The goal has to be aligned among all the managers by providing training and support and making employees accountable. The managers of France, Germany, UK, and Japan are going to need an ample amount of training so that their staff feels comfortable about adopting this new method of testing. Without proper training and support, employees cannot be held accountable if the implementation fails. Also, constant communication such as shared diagnosis is a must with the outside countries. MB has to make sure feedback is being shared among all entities and that it is returned as well. MB could also inspire the innovation through an egalitarian culture, similar to how they allow the country managers to autonomously manage their units.

Changes needed to promote the transfer of the new product

Therefore, MB is now tasked with implementing this new product to France, Germany, the United Kingdon, and Japan. This is where a product strategy is needed to carry out this change. A product strategy helps manage the implementation of the product proactively and effectively. Several studies suggest that organizations should have a product strategy that supports the direction and goals of the organization. According to Sharma (2017), “the product strategy should be developed to bridge a gap between business strategy and product plan (operation)” (p.4).

Now that the horseshoe crab testing has been tested and embraced in the US. MB has to launch this product in his other four units. Launching a new product can be a huge and risky undertaking. Executives of Minnesota Biolabs (MB) will have to meet with the country’s general managers to layout the new vision and business goals of the company. They also have to verify how the units will acquire the crabs and how the crabs will be released back to the ocean. However, before getting that far they have to shut down the current testing methods and place any rabbits that are left in a safe environment. The country managers need to check guidelines and laws for performing a test on horseshoe crabs in their countries so that they are not breaking any laws or demising any cultural beliefs. A thorough test of the process must be done in each unit to verify that this new strategy works for everyone.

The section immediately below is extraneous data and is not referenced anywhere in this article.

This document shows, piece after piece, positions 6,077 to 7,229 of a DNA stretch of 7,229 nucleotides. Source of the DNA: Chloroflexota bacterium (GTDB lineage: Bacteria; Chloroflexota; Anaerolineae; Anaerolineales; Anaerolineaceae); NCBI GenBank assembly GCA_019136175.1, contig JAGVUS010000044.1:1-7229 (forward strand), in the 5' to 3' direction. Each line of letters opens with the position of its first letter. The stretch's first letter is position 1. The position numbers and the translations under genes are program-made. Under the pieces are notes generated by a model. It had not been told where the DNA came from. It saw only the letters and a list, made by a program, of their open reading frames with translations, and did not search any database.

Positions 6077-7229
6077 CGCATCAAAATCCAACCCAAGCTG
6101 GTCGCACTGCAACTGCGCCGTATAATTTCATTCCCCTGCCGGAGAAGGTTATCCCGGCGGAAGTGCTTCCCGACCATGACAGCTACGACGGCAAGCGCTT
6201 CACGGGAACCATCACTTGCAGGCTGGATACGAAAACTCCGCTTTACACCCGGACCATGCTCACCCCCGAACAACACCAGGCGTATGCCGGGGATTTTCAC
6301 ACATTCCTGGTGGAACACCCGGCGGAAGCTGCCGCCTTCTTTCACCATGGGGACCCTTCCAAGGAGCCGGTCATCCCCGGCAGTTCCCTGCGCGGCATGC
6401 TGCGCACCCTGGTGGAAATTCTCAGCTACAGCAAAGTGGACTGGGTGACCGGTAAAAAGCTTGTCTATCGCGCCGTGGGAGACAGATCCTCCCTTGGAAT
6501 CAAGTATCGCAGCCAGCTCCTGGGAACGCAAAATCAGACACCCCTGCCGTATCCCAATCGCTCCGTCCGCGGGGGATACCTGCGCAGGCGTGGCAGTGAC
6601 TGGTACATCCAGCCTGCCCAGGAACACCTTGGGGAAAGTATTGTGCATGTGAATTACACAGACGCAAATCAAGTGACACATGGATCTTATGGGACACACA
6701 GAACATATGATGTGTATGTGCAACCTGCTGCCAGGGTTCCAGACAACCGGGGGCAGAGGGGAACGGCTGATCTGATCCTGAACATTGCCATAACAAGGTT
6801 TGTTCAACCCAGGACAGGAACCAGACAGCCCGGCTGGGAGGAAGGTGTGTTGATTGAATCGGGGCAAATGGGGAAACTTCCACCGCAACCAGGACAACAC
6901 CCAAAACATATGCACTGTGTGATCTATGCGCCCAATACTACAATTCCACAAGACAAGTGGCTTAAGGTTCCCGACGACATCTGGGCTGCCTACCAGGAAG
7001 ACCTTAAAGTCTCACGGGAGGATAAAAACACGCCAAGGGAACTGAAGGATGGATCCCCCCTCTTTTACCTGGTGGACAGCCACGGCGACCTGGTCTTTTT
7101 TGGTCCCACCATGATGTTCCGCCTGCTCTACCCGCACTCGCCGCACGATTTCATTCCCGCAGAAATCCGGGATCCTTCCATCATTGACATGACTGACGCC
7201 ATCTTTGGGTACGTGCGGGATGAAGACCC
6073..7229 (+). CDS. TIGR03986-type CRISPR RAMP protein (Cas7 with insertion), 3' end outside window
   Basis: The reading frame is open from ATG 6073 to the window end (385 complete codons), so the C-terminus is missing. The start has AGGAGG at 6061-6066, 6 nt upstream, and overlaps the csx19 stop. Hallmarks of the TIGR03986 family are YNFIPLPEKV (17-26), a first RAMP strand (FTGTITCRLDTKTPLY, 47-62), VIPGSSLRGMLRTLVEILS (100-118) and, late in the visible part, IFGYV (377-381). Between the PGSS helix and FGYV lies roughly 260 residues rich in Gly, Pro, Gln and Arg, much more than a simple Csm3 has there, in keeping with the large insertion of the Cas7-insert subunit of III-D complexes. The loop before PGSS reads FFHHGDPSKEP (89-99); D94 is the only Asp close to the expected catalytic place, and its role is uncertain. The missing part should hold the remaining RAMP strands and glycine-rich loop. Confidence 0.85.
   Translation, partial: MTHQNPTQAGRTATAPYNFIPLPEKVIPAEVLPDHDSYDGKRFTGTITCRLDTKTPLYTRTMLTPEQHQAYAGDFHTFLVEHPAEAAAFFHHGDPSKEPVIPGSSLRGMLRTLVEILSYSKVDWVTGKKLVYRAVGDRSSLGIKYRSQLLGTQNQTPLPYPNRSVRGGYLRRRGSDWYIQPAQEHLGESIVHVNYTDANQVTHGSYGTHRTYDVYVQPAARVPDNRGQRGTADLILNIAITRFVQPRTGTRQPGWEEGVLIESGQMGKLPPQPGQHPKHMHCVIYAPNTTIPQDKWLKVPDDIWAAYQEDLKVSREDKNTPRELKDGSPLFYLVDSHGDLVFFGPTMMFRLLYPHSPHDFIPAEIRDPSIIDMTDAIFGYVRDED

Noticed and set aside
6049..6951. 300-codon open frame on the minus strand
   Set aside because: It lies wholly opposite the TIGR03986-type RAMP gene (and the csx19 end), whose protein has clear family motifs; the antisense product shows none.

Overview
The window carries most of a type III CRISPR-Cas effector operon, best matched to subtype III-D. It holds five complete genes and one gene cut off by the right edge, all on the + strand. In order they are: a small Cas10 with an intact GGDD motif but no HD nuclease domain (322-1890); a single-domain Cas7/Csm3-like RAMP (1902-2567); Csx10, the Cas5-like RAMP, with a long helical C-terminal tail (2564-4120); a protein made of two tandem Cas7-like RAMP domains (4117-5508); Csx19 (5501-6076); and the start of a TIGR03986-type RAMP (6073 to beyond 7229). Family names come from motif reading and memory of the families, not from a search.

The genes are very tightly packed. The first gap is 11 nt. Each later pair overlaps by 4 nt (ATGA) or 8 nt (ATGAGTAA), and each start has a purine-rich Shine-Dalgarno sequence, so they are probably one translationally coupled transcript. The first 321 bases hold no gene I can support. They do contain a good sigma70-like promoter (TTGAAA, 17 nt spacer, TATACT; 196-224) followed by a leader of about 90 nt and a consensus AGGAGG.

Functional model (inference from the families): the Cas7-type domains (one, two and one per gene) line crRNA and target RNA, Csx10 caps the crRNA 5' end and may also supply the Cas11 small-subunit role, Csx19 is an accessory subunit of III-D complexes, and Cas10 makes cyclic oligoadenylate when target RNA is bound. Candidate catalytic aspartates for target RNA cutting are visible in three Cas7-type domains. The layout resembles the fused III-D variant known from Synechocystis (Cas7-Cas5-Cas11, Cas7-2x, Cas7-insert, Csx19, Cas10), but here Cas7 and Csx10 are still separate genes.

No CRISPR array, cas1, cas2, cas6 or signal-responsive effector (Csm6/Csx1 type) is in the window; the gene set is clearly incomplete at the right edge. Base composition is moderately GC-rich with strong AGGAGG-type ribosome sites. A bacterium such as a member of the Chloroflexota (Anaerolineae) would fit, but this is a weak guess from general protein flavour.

Conclusion

In conclusion, changing the culture of an organization can be a tough task. Everyone does not embrace change the same. MB was forced to make a change in their testing processes in order to respect animal rights, and the laws that come along with protecting animals. By aligning the goals of the company with MB- France, MB- Germany, MB-United Kingdon, and MB-Japan, positive results can be obtained. Lines of communication have to be opened and remain open from the executive level all the way down to every department as well. This ensures that staff among the organization will continue moving in the same direction, without any type of confusion. The shift from testing on rabbits to horseshoe crabs was the best strategy for the company. If implemented correctly by aligning goals and objectives, MB will have a successful transfer of innovation across national borders.

The Bible extols the new approaches in the culture; “ Do not conform to the pattern of this world, but be transformed by the renewing of your mind. Then you will be able to test and approve what God’s will is—his good, pleasing and perfect will.” (Romans 12:2 New International Version). This verse expresses how we should not be conformed to this world, but instead, change how we think. Then, you will see what is good and acceptable to him. Minnesota Biolabs could no longer practice testing in a manner that was harming animals. As a result, Executives had to renew the company’s strategy to operate in a manner that was good and pleasing.

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Transferring Innovation Across National Borders. (2022, Jul 13). Retrieved from https://graduateway.com/transferring-innovation-across-national-borders/